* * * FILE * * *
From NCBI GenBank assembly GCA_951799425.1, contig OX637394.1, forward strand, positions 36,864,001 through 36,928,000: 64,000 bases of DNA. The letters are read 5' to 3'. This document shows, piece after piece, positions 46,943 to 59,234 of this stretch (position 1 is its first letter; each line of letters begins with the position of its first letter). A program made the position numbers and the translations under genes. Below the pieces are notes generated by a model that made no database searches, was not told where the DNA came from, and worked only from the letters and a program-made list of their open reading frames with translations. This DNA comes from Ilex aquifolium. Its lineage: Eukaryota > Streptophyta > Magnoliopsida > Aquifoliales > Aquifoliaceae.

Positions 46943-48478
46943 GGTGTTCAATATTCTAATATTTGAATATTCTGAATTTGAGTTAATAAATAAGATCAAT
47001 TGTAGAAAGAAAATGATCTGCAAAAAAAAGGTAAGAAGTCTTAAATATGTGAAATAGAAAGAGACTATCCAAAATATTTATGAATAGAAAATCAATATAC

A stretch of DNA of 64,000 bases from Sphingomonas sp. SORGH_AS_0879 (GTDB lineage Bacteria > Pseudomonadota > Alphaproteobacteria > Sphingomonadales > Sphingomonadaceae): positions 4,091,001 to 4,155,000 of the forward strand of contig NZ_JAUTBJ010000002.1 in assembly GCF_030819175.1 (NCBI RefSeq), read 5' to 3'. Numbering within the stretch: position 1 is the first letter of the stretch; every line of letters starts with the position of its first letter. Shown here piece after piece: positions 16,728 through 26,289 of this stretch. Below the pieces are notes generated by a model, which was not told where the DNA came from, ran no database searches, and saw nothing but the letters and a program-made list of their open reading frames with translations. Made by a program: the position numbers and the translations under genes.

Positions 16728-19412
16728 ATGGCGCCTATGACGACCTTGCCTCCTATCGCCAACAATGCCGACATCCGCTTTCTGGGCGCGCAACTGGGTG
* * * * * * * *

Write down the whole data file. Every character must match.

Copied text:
From NCBI GenBank assembly GCA_951799425.1, contig OX637394.1, forward strand, positions 36,864,001 through 36,928,000: 64,000 bases of DNA. The letters are read 5' to 3'. This document shows, piece after piece, positions 46,943 to 59,234 of this stretch (position 1 is its first letter; each line of letters begins with the position of its first letter). A program made the position numbers and the translations under genes. Below the pieces are notes generated by a model that made no database searches, was not told where the DNA came from, and worked only from the letters and a program-made list of their open reading frames with translations. This DNA comes from Ilex aquifolium. Its lineage: Eukaryota > Streptophyta > Magnoliopsida > Aquifoliales > Aquifoliaceae.

Positions 46943-48478
46943 GGTGTTCAATATTCTAATATTTGAATATTCTGAATTTGAGTTAATAAATAAGATCAAT
47001 TGTAGAAAGAAAATGATCTGCAAAAAAAAGGTAAGAAGTCTTAAATATGTGAAATAGAAAGAGACTATCCAAAATATTTATGAATAGAAAATCAATATAC

A stretch of DNA of 64,000 bases from Sphingomonas sp. SORGH_AS_0879 (GTDB lineage Bacteria > Pseudomonadota > Alphaproteobacteria > Sphingomonadales > Sphingomonadaceae): positions 4,091,001 to 4,155,000 of the forward strand of contig NZ_JAUTBJ010000002.1 in assembly GCF_030819175.1 (NCBI RefSeq), read 5' to 3'. Numbering within the stretch: position 1 is the first letter of the stretch; every line of letters starts with the position of its first letter. Shown here piece after piece: positions 16,728 through 26,289 of this stretch. Below the pieces are notes generated by a model, which was not told where the DNA came from, ran no database searches, and saw nothing but the letters and a program-made list of their open reading frames with translations. Made by a program: the position numbers and the translations under genes.

Positions 16728-19412
16728 ATGGCGCCTATGACGACCTTGCCTCCTATCGCCAACAATGCCGACATCCGCTTTCTGGGCGCGCAACTGGGTG